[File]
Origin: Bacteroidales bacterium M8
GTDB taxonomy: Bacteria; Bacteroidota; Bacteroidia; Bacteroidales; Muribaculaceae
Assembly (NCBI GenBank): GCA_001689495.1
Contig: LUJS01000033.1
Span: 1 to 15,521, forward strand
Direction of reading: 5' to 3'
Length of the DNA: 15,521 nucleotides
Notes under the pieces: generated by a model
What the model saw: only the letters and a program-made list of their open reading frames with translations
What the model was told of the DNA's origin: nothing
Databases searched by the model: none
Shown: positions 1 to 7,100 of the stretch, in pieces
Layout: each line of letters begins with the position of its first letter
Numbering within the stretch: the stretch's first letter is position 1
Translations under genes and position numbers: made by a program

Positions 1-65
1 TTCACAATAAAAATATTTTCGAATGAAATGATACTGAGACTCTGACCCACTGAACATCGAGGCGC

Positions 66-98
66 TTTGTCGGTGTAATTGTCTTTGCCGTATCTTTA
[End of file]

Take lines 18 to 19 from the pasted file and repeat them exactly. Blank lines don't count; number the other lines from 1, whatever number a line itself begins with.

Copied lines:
Positions 66-98
66 TTTGTCGGTGTAATTGTCTTTGCCGTATCTTTA